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Advice on "upgrading" from integrated graphics

Last response: in Graphics & Displays
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September 12, 2011 9:22:25 PM

Hello everyone. Now, before I even get into what I'm asking help for, I know so little about graphics cards that it basically amounts to nothing. I'll probably ask some very stupid questions along the way, so I'll be ever grateful if you can just bear with me, and I'd really, really appreciate any help I can get here from all you geniuses/smartarses (joke! ;)  ).

So, the situation is that our family has a pretty bog standard family PC - an HP Pavillion a6305. Specs for it can be found here:



(One thing worth mentioning is that whilst it came with Windows Vista HP, it's been upgraded to Windows 7 HP now. Everything else is the same as in those specs)

It's all pretty decent-ish for a normal everyday-use computer, and can play most games from the mid noughties backwards - a good example of its limit is the 2007 racing game rFactor, which runs at about 20-40 FPS on lowest settings. All of this probably sounds like stupidity to you people, but the thing is, I've never been that much of an avid PC gamer. (Whilst it would be nice) I've never been super interested in having the latest games - heck, the one genre I am interested in, which is racing sims, all the good games are really old now - and (whilst it would be nice) I've never been super interested in running games at max settings. So I've never been that bothered about spending money to "move on" from that Nvidia Geforce 6150SE nForce 450 chipset.

However, this caught my attention:



Albeit with my limited knoweledge, a graphics card - any graphics card - for less than £20 sounds like a steal for someone like me, who normally wouldn't be bothered otherwise and isn't looking for the latest and greatest hardware. And this (finally!) brings me on to my two big questions:

1. Will it be better than the integrated graphics currently on my PC? Now in my head this really does sound like a stupid question, but I've done some reading around and people talk of the 8400gs like it's the spawn of satan, haha. So I just wanted to make sure that this will DEFINITELY, in every way, be an improvement. As I've hinted at above I'm not interested in hearing how much better card x is than card y, or how crap card z is, or whatever. I've gathered that the 8400gs isn't a great card, but I'm not interested in looking for something significantly better - I have no allocated budget for this, I'm only really doing it's possible, it's dirt cheap, and having the games I already own running a bit smoother would be nice.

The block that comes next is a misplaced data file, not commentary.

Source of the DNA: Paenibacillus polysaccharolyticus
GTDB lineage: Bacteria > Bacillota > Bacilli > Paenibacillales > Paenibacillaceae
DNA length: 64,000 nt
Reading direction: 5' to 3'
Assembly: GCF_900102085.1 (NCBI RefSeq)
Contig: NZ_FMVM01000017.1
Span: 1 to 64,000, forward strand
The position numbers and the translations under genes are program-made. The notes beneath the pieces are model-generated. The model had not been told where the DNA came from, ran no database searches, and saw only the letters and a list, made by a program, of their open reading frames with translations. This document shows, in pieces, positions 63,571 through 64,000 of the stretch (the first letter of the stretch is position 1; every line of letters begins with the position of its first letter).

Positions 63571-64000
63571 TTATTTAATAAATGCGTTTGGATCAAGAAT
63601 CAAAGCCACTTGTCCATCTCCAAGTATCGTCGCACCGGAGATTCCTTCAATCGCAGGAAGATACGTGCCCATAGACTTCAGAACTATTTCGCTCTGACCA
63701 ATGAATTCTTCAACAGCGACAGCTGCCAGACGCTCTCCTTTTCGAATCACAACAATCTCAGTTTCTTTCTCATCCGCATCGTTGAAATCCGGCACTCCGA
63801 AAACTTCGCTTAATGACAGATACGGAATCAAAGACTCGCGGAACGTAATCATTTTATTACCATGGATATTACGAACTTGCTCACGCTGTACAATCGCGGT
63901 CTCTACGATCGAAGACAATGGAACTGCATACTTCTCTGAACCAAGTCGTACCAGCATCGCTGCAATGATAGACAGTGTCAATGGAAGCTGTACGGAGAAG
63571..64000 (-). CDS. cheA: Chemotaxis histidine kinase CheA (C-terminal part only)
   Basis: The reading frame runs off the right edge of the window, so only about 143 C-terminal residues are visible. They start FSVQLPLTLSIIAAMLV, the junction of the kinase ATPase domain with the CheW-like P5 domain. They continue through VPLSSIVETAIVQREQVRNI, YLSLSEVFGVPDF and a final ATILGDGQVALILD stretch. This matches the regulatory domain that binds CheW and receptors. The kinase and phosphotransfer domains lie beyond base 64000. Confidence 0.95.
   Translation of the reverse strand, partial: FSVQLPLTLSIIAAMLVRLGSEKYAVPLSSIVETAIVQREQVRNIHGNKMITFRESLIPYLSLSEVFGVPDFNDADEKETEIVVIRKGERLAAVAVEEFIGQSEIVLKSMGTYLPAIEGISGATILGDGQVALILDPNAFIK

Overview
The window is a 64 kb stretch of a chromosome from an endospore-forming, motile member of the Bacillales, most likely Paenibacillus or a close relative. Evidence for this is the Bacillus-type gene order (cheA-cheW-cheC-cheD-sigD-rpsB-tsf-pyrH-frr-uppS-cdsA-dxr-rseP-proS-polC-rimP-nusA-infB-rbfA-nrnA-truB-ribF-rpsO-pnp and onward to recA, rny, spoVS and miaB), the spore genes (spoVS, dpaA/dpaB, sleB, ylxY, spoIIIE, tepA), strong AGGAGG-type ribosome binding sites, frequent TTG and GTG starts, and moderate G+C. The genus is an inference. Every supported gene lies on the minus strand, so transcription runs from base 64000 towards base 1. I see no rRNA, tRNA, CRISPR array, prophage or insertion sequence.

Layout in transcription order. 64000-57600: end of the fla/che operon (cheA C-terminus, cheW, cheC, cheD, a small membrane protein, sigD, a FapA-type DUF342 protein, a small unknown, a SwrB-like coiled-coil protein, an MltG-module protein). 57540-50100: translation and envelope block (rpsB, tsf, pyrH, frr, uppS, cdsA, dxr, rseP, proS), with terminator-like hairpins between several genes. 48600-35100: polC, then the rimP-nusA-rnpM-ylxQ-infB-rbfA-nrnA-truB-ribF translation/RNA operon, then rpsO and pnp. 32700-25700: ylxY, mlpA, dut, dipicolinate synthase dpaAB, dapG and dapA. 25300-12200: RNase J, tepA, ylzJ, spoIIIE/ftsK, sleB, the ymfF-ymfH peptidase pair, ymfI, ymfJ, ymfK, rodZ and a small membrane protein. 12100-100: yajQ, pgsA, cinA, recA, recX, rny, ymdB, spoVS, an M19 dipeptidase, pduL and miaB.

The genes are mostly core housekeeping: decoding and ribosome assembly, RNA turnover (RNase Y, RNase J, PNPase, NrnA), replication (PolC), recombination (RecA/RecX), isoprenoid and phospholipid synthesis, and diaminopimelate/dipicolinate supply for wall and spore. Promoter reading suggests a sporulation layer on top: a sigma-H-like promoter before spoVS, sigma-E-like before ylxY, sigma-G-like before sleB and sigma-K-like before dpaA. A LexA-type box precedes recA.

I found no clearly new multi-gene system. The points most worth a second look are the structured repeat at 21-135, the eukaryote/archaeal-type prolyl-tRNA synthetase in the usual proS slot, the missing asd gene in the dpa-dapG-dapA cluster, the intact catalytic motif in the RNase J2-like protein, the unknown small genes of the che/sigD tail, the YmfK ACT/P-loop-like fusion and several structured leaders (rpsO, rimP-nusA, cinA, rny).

So all I want to know is, will this card definitely. be better than the integrated graphics currently on my PC. Second question..........

2. Will it work? There's a few things here I'm not entirely clear on. First, the play.com page says it's a PCI-E 2.0 card, but the free slot on my PC is PCI-Express x16. I'm confused as to how the two standards relate, but it should work, shouldn't it? The other thing is the play.com page also says the minimum recommended system power is 300W. According to the spec page above, my HP has a 300W PSU (I haven't opened up the PC to verify this though). Is this too borderline? How cautious are they minimum requirements? Would I be risking breaking something if I installed this card into this PC? If I bought the card, should I be thinking about buying a new PSU as well? (I noticed this one for instance, also on play.com: )

Lastly, one more question - is Palit a good maufacturer? Is their product likely to come as advertised, and........well, not break my machine? :p 

.................and that's about everything I think? Well it isn't really, I'm still unsure about things like physically installing the thing, and the processes of disabling adapters and properly uninstalling/installing drivers, but I'll take all that as it comes (and there's probably enough tutorials out there to help me with all that). A big congratulations if you had the patience to sit through my exceptionally long-winded drivel - and thanks in advance for any help! :D 
September 12, 2011 9:27:40 PM

Sorry for the double post but those links came out wrong for some reason and now it isn't letting me edit them >.< So here they are:

HP Pavillion tech specs:

http://h10025.www1.hp.com/ewfrf/wc/document?cc=uk&dlc=en&docname=c01312589&lc=en&product=3660121#N341

The graphics card I'm looking at:

http://www.play.com/PC/PCs/-/3320/2587/-/20475914/Palit-Geforce-8400GS-Super-512MB-Graphics-Card/Product.html

The PSU I noticed on the same site:

http://www.play.com/PC/PCs/4-/20471142/-/Product.html?opFR=true
a b U Graphics card
September 12, 2011 9:52:29 PM